- The American Congress (not Obama) is debasing the dollar through endless debt and money printing to pay for the Socialist Welfare State.
When Vladimir Putin says the U.S. is endangering the global economy by abusing its dollar monopoly, he’s not just talking. He’s betting on it.
Bloomberg News reports that not only has Putin made Russia the world’s largest oil producer, he’s also made it the biggest gold buyer.
Russia's central bank has added 570 metric tons of the metal in the past decade, a quarter more than runner-up China, according to IMF data compiled by Bloomberg. The added gold is also almost triple the weight of the Statue of Liberty.
Gold, coveted by Russian rulers including Tsar Nicholas II and the Bolshevik leader whose forces assassinated him, Vladimir Lenin, has soared almost 400 percent in the period of Putin’s purchases.
Central banks around the world have printed money to escape the global financial crisis, sapping investor appetite for dollars and euros and setting off a scramble for safety.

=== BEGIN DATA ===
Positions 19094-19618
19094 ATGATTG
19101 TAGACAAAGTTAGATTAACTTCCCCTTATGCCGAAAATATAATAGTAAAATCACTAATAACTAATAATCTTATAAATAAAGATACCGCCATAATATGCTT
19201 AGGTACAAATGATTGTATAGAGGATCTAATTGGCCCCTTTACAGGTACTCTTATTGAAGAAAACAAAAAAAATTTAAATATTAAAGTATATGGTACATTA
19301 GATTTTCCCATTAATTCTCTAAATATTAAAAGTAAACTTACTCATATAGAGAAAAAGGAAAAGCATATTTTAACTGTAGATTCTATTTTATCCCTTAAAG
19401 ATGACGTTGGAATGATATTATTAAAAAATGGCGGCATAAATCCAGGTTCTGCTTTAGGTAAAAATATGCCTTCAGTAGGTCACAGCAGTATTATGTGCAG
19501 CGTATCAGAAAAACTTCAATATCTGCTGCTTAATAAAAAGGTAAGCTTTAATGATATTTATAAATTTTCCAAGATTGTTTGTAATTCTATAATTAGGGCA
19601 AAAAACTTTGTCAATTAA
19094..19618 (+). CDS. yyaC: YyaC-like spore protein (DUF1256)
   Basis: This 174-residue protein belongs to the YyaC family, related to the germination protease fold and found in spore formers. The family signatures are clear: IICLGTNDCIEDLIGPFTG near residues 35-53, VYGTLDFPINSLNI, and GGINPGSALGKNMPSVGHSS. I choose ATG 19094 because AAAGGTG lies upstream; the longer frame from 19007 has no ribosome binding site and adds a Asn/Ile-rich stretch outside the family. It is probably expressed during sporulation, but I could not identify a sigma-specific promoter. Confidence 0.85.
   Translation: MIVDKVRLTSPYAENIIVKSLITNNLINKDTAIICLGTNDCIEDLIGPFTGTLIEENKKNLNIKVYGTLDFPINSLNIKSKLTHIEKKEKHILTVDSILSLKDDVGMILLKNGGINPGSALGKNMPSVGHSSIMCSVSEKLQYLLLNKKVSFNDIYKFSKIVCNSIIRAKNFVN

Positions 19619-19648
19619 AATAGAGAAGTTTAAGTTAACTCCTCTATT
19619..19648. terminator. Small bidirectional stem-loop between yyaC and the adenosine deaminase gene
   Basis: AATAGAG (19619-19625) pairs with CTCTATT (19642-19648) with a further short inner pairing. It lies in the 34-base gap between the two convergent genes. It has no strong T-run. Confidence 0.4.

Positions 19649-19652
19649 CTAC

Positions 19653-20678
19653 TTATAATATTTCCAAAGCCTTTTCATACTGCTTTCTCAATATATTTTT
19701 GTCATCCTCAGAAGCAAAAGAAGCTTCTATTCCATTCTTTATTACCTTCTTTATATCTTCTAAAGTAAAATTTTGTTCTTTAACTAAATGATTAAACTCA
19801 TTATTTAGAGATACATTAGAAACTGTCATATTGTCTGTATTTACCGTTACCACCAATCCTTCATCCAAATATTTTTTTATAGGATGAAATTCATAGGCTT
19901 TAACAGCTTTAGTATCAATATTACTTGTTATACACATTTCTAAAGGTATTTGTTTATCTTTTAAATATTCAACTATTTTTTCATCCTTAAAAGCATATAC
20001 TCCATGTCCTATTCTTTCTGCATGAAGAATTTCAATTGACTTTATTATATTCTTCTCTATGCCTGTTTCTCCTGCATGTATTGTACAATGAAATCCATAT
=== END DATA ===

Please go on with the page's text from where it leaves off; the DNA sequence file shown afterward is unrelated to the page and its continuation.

Russia has been strengthening its currency since 1998, the year Russia defaulted on $40 billion of domestic debt.
- In 1998 it took 28 barrels of Russian crude oil to buy an ounce of gold.
- That ratio tumbled to 11.5 barrels in 2005.
- Now the ratio has fallen to 6.5 barrels of oil to buy an ounce of gold.
Russia has gone through bouts of hoarding before. Tsar Alexander II ordered his government to start amassing bullion in 1867, just months after selling Alaska, now the No. 2 gold-producing U.S. state, for $7.3 million. His grandson, Nicholas II, introduced the gold standard in 1897, then needed a loan from France to ward off speculators and save the system in 1906.
Nicholas, Russia’s last tsar was forced to free the ruble in 1914 as war broke out in Europe. Lenin’s revolutionary government reinstated the gold link along with a new currency in 1922. While Soviet rubles were nominally backed by gold, sales of the metal to citizens were halted in 1930, making the peg meaningless.
When Lenin’s Bolsheviks seized power in Petrograd, as St. Petersburg was then known, in 1917, one of their first targets was the State Bank and its gold, which they captured at 6 a.m. on Nov. 7, according to Bank Rossii’s website. They soon nationalized all the banks, confiscating any gold found in vaults and deposit boxes.